In order for someone to purchase and register the EPIRB they should pass an exam and the vessel should be inspected. I don't own one so I'm not really sure what's involved. But, I would imagine that the EPIRB is associated with the vessle that it's on, right?

If you're going to go sailing around the world or big passage making and would need the EPIRB as a last resort to save you if you can't save yourself. Then you should be held to a higher degree than say just sailing around in local waters. i.e. greater level of education, respect, and responsibility to what's involved!
I would be against anything that would discourage people from getting an EPIRB. Makwe taht easy because dumb people might want to do without it and that might be the very thing that saves their life(s)!

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post #84 of 339 Old 10-31-2008
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Sail, you may be right... it's a shame that people could think that.

The "right to" have a lifejacket and "right to" push the button of a machine that brings in SAR are very different.

You've got to pay if you want to play.

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post #85 of 339 Old 10-31-2008
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No, it's no more scary a thought than if you were trained to drive on the farm by your father. The only assurance you have on the road of safety is the other driver's experience...the license procedure had little enough to do with it.

And the DL is just what you'd end up with when you decided to issue licenses for the boating that 99% do.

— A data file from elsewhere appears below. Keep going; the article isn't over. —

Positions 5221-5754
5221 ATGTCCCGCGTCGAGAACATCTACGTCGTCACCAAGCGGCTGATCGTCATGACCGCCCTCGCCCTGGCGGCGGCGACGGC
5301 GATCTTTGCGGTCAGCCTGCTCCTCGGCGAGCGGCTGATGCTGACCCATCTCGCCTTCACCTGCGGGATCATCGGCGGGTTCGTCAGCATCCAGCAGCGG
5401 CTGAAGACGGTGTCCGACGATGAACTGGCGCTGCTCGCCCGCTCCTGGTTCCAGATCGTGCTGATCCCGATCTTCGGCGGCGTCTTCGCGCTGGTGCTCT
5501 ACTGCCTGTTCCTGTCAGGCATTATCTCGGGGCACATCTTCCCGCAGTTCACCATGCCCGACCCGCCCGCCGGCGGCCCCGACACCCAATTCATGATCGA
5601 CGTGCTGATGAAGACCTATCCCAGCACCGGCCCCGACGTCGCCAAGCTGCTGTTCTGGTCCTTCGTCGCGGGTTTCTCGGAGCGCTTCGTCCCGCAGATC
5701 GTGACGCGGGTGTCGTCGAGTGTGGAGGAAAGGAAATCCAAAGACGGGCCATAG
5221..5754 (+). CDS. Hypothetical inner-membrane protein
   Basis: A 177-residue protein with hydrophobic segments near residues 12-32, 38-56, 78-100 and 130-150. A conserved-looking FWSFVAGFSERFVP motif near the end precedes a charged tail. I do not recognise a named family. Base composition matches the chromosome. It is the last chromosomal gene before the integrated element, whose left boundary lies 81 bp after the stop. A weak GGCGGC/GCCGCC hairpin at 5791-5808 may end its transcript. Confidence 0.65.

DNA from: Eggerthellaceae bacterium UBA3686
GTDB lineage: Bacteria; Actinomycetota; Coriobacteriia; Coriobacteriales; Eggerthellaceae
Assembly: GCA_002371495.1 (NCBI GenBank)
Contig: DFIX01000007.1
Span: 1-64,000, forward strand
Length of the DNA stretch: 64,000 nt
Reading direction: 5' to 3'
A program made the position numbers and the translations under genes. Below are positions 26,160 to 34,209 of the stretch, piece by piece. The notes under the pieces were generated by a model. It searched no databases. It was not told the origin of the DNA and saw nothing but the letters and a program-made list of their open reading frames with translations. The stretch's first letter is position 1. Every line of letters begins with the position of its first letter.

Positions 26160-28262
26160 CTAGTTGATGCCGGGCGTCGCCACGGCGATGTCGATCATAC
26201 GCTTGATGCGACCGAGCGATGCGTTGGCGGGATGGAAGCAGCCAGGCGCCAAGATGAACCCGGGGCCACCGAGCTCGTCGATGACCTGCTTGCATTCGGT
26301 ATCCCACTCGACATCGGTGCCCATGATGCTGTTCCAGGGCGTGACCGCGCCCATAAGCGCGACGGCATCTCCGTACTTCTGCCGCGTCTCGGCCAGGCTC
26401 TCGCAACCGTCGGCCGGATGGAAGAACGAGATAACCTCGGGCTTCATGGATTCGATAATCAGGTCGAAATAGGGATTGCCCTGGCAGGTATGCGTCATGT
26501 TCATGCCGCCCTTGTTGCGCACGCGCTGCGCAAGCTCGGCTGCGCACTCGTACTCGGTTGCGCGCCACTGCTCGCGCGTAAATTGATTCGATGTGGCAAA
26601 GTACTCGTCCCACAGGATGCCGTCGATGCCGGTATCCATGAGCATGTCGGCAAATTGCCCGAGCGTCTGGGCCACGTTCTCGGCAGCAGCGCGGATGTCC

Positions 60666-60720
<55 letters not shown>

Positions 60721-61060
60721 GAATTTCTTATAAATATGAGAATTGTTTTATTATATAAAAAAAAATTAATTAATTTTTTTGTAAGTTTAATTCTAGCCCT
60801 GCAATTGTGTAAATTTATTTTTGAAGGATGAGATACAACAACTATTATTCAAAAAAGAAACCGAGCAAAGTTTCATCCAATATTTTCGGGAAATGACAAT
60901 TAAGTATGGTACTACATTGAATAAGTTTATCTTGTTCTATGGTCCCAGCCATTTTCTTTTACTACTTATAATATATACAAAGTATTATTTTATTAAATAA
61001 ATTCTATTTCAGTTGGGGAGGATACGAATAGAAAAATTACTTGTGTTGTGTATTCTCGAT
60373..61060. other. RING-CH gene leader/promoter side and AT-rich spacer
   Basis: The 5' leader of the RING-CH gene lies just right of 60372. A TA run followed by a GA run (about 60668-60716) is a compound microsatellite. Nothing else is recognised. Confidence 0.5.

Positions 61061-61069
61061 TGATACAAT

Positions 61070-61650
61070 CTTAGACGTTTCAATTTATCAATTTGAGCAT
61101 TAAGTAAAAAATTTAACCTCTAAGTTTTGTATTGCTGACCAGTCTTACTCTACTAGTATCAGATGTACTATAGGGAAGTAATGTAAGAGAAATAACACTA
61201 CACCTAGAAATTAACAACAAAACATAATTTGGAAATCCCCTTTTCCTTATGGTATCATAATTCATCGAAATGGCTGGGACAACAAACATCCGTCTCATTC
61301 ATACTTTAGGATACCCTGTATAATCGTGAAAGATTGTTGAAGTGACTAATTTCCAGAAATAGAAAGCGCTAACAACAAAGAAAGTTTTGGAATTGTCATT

“Scientists are people who build the Brooklyn Bridge and then buy it.”
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post #86 of 339 Old 10-31-2008
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Dad, When you test do you mean a skills test. I agree!!! Was not to many years ago that the New York mortgage and stock brokers would take their year end bonuses and go to the New York boat show(which opens on Jan.1).

Buy 40, 50 and 60 footers, as long as the check clears they are Captains. the bad economy does have benefit's!!!
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post #87 of 339 Old 10-31-2008
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Cdad, I understand that point..

All I'm saying is that if you want to go sailing you should be able to. If you feel the need to involve SAR to save you then you should have been tested somehow before getting it.

Don't read into what I'm saying. It's about the education.

People have been sailing a lot longer then EPIRBS and Licenses have been around.

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Yes, education and passing a test... not some piece of paper.

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Quote:
Originally Posted by N0NJY View Post
What difference does it make? You were saying cars don't count, but you brought up mopeds! LOL

Your alias here is "CruisingDad"... that lets me assume you've got kiddies with you.

Do they operate the boat at all? Do they know how? Have you taught them to take over if something happens to you other adults on the boat?

Are they competent? Do you think they are? Can the become competent?
My oldest son was on a sailboat at 5 days old and lived aboard there after. He has probably logged more miles on a sailboat than 3/4 of the people on this forum. Though it is under my tutelage, he can sail and they know what to do in an emergency.

All that being said, no matter how great a sailor he is, I would still tell him to get a license to do it - even if he could teach the course. Me too.

- CD

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post #90 of 339 Old 10-31-2008
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Some of us are licensed

I haven't read this entire thread yet, so I don't know if its already been brought up. In maryland if you were born after 1972 (me thinks) you have to have a "licence" to legally operate a water craft (unless human powered). I know all you oldies are grandfathered in ( ) so it never came up on your radar.

I took the test online and had to pay something like $20 or less. If i get boarded I have to have the paper with me or I can be fined. The test was about 100 question multiple guess, mostly about PWC.

Dictated, but not read.